The tops of crags and cliffs, the air is thin

So we'll find a mountain path on down the hill

Eyes open. Eyes close. Open. Couldn't see. The light was too bright. Blinding. Painful to look at. Look away. Breathe. Trying to breathe but –

Meet me where the snow melt flows

It is there, my dear, where we'll begin again

Amelia stirred, consciousness coming back to her slowly, slowly. Creeping back into her, waking her up with a pounding head and tingling fingertips when she felt with every inch of her body that she'd rather stay down. Pulling her back to what she knew, even half-conscious, was a wretched, miserable excuse of a world that paled in comparison to her dreams, which had been much more pleasant. Empty. Void. But still miles better than the place she'd left when she fell asleep.

Was asleep the right word?

Try again. Breathe in-

Couldn't. Didn't know why.

Light from above let her see shapes in front of her, blurred beyond recognition without even colors to help her tell the blurs apart. She wondered briefly if it was because she couldn't see them or because there weren't any. Nothing moved. The room was silent. Wherever she was, she was alone. Try again. Her breath got caught, snared by something in her windpipe, something blocking the way. Something deep in her chest wouldn't allow air to pass in or out and she felt a sickening, painful twist roll up from the pit of her stomach –

She threw herself forward onto her knees – she didn't get far, she realized, because her right arm had been restrained – and retched. Something heavy and vile came out of her. It was the color of molasses, and just as thick. It gathered in a puddle that began to spread, soaking into the knees of her pants. Her cough was wet and stubborn. Something was in her lungs, her stomach, she didn't fucking know. She didn't know anything other than that it wouldn't get out. She was struck with a sudden fear that she'd never get it out, that she was going to die here-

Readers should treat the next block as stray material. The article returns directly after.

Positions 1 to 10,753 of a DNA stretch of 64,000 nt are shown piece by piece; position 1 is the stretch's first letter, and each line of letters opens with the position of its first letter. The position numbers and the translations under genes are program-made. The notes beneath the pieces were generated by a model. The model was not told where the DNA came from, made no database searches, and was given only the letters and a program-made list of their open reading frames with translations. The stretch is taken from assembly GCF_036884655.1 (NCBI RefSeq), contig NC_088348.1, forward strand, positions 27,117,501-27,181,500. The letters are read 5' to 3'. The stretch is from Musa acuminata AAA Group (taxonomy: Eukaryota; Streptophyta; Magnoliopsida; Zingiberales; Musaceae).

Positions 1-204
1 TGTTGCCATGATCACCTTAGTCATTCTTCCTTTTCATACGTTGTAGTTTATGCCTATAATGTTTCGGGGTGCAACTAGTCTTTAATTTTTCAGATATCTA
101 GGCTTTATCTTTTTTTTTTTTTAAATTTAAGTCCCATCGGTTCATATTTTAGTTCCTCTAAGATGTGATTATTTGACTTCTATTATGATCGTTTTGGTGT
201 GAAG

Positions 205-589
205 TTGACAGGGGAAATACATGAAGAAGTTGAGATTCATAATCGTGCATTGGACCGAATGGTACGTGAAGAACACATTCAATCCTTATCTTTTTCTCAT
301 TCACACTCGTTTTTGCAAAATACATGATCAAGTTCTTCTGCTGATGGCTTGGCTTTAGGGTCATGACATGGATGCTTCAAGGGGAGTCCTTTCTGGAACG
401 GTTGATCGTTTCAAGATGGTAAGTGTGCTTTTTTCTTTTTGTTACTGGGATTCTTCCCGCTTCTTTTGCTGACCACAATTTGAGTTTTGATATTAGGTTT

-didn't she already do that?-

-on the floor, handcuffed to a radiator and suffocating with lungs full of tar.

She puked again. Acid burned a trail from her stomach to her throat, lighting her entire body on fire in its wake. She coughed again, so hard she started shaking. The sound she made was raw and desperate and with one final retch she threw up the last of what was inside of her and took a deep, shuddering breath, her gratitude for it bringing tears to her eyes. She shook, and cried, her breath violent and ragged. She felt empty, not just of the poison that had been inside her but of everything, period. She felt hollow. As close to nonexistent as she'd ever felt in her life. All she knew was pain, and confusion, and vague relief.

She rocked back on her heels, and immediately failed to keep her balance and fell back against the wall. Her muscles screamed with every move, louder and harder when she hit the wall. They burned, she realized. Like something volatile and searing-hot was running through her veins. A sharp pain in her head made her think that someone must have hit her with a blunt object, before she realized the pain was internal. A throbbing fist pounding on the inside of her skull while she numbly took in the empty room around her. A jewelry store, if she had to guess. Or what was left of one.

No. Asleep was not the right word.

Words came back to her, a frantic train of memories colliding with her damaged brain. Familiar faces and her own words all recurring in a bright and terrible flashbulb.

"-you have to go, Clem-"

"-no! Please come with me-"

"-keep that hair short-"

"-please don't be one of them-"

"-have to find Christa and-"

"-I love you…so much-"

"Don't be afraid."

Amelia sat up with enough force that her cuffed wrist jerked against the radiator. The clang echoed against the concrete floors as she audibly gasped, falling prey to the slow, cruel realization that she was far, far too late. She heard walkers and smelled blood that the pain in her side told her belonged to her, that she should do something about it but-

"Clem." Her heart had picked up, adrenaline making her jittery, anxious, irritable. Giving her too much energy and an irresistible urge – no, a need – to burn it off before it drove her insane. She said it again, louder and more pleading, as if sounding more desperate would do the trick. As if Clementine would come back through the door in the security booth, and give her a hug despite the muck all over her clothes, and tell her she had nothing to worry about, nothing to be afraid of because she never left. "Clem?"

But the world didn't work like that. Reality didn't respond to desperation like that, didn't take mercy on people with nothing left but instead took it as the perfect opportunity to finish them off.

She had to get out. Now.